Investment View: Why slow growth is not troubling equities
Cost-cutting, productivity improvements and restructuring cannot be repeated endlessly
Satyajit Das writes the Das Capital Column in the Independent. He has worked in financial markets for over 35 years, as a banker, a corporate treasurer and now as a consultant to banks, fund managers, governments, companies and regulators around the world. He is also the author of Traders Guns and Money and Extreme Money as well as a number of reference books on derivatives and risk-management, which double as 'door stops'. He became a banker because he wasn't good enough to be a professional cricketer, but would give up finance if anyone offered him a job as a cricket commentator or allowed him to pursue his other passion- wildlife (he is the co-author with Jade Novakovic of In Search of The Pangolin: The Accidental Eco-Tourist). He lives in Sydney, Australia.
Thursday 10 January 2013
While economic growth and corporate earnings disappoint, stock prices have recorded strong gains. In 2012, the MSCI All-Country World index of equities increased 16.9 per cent including dividends. The US S&P 500 index increased 13 per cent, the most since 2009.
The German economy slowed, recording only marginal growth, yet the DAX rose 29 per cent. France performed even worse, but the CAC 40 rose 15 per cent. Despite the fact Italy faced serious economic problems, the stock market rose 8 per cent. While Spain tottered on the edge of a bailout, stocks fell a modest 5 per cent.
The phenomenon extended to emerging markets. Although India's economy stagnated, the Sensex index increased 26 per cent. The South Korean and Brazilian stock markets both rose as growth slowed. Argentina's stock market grew 17 per cent despite its dysfunctional economy.
Changes in the economic environment have altered the dynamics of stock markets. Macroeconomic factors, slowing growth and especially policy measures such as the global regime of zero-interest rates and quantitative easing colour most markets, driving the valuation and performance of firms.
Profit margins and cash flow improve, perversely, in a period of low growth. Initially, companies cut costs, improving profitability. As revenues are stagnant, companies have no need to invest in expanding capacity or working capital, releasing cash flow. Reduction in depreciation charges and the ability to use cash flow to cut debt reduces interest expenses.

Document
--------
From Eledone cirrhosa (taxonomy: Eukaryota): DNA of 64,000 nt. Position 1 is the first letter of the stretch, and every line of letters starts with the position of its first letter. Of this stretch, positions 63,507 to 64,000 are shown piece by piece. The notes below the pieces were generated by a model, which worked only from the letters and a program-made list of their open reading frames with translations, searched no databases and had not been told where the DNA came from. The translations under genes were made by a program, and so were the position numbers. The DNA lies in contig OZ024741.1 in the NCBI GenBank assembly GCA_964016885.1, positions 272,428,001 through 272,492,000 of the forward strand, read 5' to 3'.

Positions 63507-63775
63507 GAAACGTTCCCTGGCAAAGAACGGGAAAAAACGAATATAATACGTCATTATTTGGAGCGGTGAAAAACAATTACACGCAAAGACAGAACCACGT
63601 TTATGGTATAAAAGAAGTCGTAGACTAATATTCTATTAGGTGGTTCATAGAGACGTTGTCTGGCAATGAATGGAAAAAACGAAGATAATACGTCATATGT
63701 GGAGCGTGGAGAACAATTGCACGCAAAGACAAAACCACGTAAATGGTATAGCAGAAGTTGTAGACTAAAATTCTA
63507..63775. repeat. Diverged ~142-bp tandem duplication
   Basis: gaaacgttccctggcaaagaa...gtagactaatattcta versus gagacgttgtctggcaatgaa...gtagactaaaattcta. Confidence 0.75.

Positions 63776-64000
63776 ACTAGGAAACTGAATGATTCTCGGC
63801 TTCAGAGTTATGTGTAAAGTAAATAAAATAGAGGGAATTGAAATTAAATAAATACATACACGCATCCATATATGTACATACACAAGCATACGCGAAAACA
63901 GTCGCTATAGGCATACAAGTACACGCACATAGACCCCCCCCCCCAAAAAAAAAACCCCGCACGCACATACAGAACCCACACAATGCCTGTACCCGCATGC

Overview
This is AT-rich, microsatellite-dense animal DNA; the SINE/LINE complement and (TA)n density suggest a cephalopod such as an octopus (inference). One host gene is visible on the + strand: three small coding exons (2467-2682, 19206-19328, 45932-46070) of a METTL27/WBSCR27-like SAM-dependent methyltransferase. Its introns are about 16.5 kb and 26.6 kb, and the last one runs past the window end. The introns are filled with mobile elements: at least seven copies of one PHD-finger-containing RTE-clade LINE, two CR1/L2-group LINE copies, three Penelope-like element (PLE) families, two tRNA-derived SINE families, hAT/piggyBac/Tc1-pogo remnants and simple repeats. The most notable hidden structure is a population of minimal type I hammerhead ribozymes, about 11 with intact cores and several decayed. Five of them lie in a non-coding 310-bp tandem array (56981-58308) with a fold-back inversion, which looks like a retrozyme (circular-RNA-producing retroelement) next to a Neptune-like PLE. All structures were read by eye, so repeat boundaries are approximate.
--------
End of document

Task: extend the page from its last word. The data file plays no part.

In the present cycle, sharp decreases in interest rates, though not necessarily interest margins, have also improved profit margins. But plant must eventually be replaced. Cost-cutting, productivity improvements and restructuring cannot be repeated endlessly.
In the long run, increases in profitability require revenue growth. But lower growth translates into lower demand, slowing revenue increases.
Lower demand and also overcapacity in many industries have reduced corporate pricing power, decreasing profitability.
A striking feature of recent corporate history has been low and poor-quality revenue growth. Earnings have increased more than revenues. Where companies or sectors experience revenue growth, the causes are interesting. Those on the receiving end of government spending targeted at increasing demand have benefited. Artificially low interest costs have encouraged substitution of technology and mechanised equipment for human resources, boosting revenues of technology and industrial equipment manufacturers.
Commodity producers' revenues have benefited from rises in volumes and higher prices. Some firms have increased revenue by cannibalising competitors and adjacent industries.
The build-up of cash on corporate balance sheets is frequently cited as a sign of corporate health.
In the US, since 2008 companies have been net lenders rather than borrowers and now hold around US$1trn (£622bn) in cash. Japanese companies hold liquid assets of $2.8trn. European companies also hold large cash balances. Mark Carney, the newly appointed Governor of the Bank of England, referred to the $300bn of cash held by companies in his native Canada as "dead money".
Cash surpluses affect stock prices and returns. Many companies have returned capital, through stock buybacks and higher or special dividends. In the US, fear of tax changes has also been a factor. But investors are now faced with the problem of where to deploy the cash.
Other companies have used surplus cash to purchase competitors, businesses or assets. Given the indifferent results of many mergers and acquisitions, it is unclear that this will benefit anyone other than shareholders of the acquired company and investment bankers.
Changing demographics affect stocks. Investors approaching retirement may switch to more defensive asset and seek steady income, favouring bonds and cash. Low and declining returns over time have also undermined demand for equities. The reduction is evident in outflows from equity funds into other assets.
Low interest rates have driven stock prices. Dividend-paying stocks have benefited from the attention of investors seeking income. Algorithmic trading now dominates stock markets, making up between 30 per cent and 70 per cent of all activity. Computerised trading may increase volatility. Revelations of insider trading also undermines investment interest, especially from retail investors.
These changes make valuations based on history more difficult.
The American comedian Will Rogers provided sage advice about investing: "Don't gamble; take all your savings and buy some good stock and hold it till it goes up, then sell it. If it don't go up, don't buy it."
Fundamental changes in the drivers of stocks and trading in equities now make Rogers' views on investing success more important than ever.
Satyajit Das is a former banker and the author of 'Extreme Money' and 'Traders, Guns & Money'
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